Complex impedance spectroscopy is a powerful tool to understand the polarization processes and that take place in a humidity sensor due to absorption of water particles and the conductivity mechanism. The Nyquist/complex impedance plot of the CMFTO-based humidity sensor at different RH (33%–95% RH) was measured over a frequency range of 102 Hz to 106 Hz with 1 V AC signal at 25 °C. The variation in impedance spectra suggests different water absorption mechanisms related to electrical conductivity and polarization occur in the CMFTO electro-ceramic. When the RH is low (33%–75% RH), a half semicircle is observed in the complex impedance plot as depicted in Figure 13A. These semicircle characteristics can be explained by the resistance-capacitance parallel electrical circuits as shown in Figure 13A (inset). Therefore, the intrinsic resistance of the sensing electro-ceramic is responsible for the formation of the semicircle. The curvature of the semicircle decreases with increasing RH and results the decrease in intrinsic impedance, which is mainly due to the interaction between the sensing nanomaterial and water molecules. The polarization processes and conductivity mechanism that take place in a humidity sensor can be expressed by the resistance and capacitance electrical model as well by ionic interface and diffusion phenomena. With increasing RH (85%–95% RH), a straight line is generated in the low-frequency range and the semicircle becomes small (Figure 13B). The ionic as well as electrolytic conductivity are mainly responsible for the formation of a straight line in the complex impedance plot [72,73]. The straight line connected semicircular response curve represents another type of sensing mechanism which can be modelled by a capacitive and resistive equivalent electrical model as depicted in Figure 13B (inset) [72,73]. In these equivalent circuits of such complex impedance plots, Rf stands for the resistance of the CMFTO electro-ceramic, which decreases as RH increases, Cf is the capacitance of the CMFTO electro-ceramic and Zi is the interfacial impedance at the electrodes/CMFTO electro-ceramic [54,74]. At very low RH, the capacitive behaviour is mainly attributed to the conductivity of protons and the resistive characteristic is related to H3O+ ions. When the RH increases gradually, a huge number of water molecules participate in the physisorbed process on the large specific surface area of the CMFTO electro-ceramic. Thus, proton hopping between the adjacent water molecules occurs easily in CMFTO electro-ceramic. This causes a decrease in the intrinsic resistance of the CMFTO electro-ceramic corresponding to the more depressed semicircles and longer straight lines in Figure 13B at higher RH values. As higher the % RH, the line becomes longer and the semicircle becomes smaller. The line represents the Warburg impedance and occurs due to the diffusion of the electroactive species at the electrodes [74]. Hence, the complex impedance plots represent a single semicircle appears at lower humidity (33%–75% RH) (Figure 13A) and a straight line appears just after the 75% RH (Figure 13B). The single semicircle and the semicircle with straight line show completely two different sensing mechanisms. It was also clearly observed in Figure 9 where two different slopes of logC vs. RH plot contributed to the change in adsorption mode of water molecules from a monolayer chemisorption at low RH and a multilayer physisorption at high RH. It is thus indicated that the 75% RH is a critical point for water absorption mechanism of the present CMFTO and it is clearly confirmed that the two different conduction mechanisms take place at the surfaces of CMFTO electro-ceramic.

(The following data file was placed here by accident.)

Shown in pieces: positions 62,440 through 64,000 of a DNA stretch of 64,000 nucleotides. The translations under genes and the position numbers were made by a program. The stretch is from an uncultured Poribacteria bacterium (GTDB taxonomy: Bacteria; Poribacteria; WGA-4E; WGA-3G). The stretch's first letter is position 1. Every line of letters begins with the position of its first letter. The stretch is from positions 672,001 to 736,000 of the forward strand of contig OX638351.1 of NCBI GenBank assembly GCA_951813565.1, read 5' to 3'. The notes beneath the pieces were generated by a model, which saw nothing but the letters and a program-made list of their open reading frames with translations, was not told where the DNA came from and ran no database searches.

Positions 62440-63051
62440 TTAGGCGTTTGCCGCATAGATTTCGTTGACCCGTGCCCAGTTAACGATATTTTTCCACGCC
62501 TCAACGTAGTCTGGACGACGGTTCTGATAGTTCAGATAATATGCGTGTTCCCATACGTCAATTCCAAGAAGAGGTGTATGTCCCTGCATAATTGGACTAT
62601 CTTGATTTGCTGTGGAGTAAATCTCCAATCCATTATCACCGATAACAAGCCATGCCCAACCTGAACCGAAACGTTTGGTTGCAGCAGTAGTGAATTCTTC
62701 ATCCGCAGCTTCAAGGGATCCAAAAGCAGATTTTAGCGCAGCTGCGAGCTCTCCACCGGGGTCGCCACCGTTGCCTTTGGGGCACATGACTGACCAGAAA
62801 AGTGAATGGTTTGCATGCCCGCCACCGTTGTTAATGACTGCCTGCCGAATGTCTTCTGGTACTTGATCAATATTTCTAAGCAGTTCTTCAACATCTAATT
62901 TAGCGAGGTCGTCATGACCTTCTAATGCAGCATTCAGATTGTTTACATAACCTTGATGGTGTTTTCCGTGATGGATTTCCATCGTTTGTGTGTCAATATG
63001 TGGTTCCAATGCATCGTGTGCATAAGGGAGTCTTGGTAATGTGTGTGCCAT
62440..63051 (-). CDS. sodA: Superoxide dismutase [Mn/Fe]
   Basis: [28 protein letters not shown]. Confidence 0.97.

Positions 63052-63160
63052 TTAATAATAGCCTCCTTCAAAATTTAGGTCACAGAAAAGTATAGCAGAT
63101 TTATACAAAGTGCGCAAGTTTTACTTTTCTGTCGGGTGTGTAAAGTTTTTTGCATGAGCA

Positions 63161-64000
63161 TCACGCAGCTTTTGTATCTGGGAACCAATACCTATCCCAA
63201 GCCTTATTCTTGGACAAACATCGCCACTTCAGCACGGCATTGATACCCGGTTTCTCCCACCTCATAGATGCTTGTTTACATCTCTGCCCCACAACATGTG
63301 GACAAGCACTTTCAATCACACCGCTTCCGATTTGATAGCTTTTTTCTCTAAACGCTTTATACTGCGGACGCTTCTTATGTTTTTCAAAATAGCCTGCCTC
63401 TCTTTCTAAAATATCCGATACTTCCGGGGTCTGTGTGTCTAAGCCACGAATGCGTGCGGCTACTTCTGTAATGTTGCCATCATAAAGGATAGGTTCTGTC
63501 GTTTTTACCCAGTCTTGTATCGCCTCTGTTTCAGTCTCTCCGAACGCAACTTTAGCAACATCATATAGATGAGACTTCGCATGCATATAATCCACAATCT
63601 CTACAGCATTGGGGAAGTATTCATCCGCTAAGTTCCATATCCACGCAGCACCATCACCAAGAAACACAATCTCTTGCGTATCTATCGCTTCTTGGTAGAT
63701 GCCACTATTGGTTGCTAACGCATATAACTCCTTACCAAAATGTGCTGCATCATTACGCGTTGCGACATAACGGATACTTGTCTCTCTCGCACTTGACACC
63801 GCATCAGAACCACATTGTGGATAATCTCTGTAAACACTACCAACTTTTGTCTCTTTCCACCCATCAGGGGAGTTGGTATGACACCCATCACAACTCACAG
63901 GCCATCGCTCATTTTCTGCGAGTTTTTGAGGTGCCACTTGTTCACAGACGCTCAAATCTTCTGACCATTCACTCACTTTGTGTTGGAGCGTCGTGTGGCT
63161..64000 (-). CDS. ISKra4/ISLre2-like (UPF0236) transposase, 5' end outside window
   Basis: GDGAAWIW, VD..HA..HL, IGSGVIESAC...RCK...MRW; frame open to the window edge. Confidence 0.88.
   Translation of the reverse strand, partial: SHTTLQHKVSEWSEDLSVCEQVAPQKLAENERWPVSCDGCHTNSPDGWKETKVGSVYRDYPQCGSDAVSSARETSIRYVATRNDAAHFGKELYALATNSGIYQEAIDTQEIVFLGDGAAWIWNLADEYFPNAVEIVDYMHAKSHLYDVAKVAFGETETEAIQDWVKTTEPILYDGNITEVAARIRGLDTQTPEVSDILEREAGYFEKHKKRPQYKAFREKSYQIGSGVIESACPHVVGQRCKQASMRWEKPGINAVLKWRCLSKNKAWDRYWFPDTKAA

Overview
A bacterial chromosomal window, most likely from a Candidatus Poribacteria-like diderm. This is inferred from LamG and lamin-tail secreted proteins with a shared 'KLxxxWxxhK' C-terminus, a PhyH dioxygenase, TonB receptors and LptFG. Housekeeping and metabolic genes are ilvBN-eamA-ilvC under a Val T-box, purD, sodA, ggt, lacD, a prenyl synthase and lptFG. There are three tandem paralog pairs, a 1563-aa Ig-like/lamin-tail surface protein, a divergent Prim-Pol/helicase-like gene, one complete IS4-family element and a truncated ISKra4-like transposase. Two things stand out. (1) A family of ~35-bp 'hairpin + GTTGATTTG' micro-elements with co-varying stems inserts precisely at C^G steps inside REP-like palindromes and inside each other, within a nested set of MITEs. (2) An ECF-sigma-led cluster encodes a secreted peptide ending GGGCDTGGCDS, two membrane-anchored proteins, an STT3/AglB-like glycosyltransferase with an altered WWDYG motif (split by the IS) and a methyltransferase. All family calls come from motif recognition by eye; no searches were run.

4. Conclusions

A novel submicroporous Ca,Mg,Fe,Ti-Oxides electro-ceramic-based capacitive humidity sensor has been fabricated from some inexpensive oxide nanomaterials using a solid-state step-sintering process. The presented sintering technique helped get nanomaterials with the desired morphology, lower density and high porosity. This newly developed Pb-free CMFTO electro-ceramic has shown improved capacitive humidity sensing properties via physisorption. It has shown two distinct conduction mechanisms by displaying a critical RH at 75% RH. The capacitance of the sensor of the CMFTO electro-ceramic increased from 3.2183 × 10−11 F to 9.9741 × 10−10 F as the RH changed from 33% to 95% at a testing frequency of 102 Hz. It has shown a high sensitivity (3000%), rapid response (14.5 s) and recovery (34.27), which is much lower than the values of other conventional capacitive humidity sensors. The present capacitive sensor showed a very low hysteresis of 3.2%. Therefore, all the above improved sensing characteristics, together with the good linearity and stability of the CMFTO electro-ceramic indicate that it can be used as a potential humidity sensing material for advanced applications.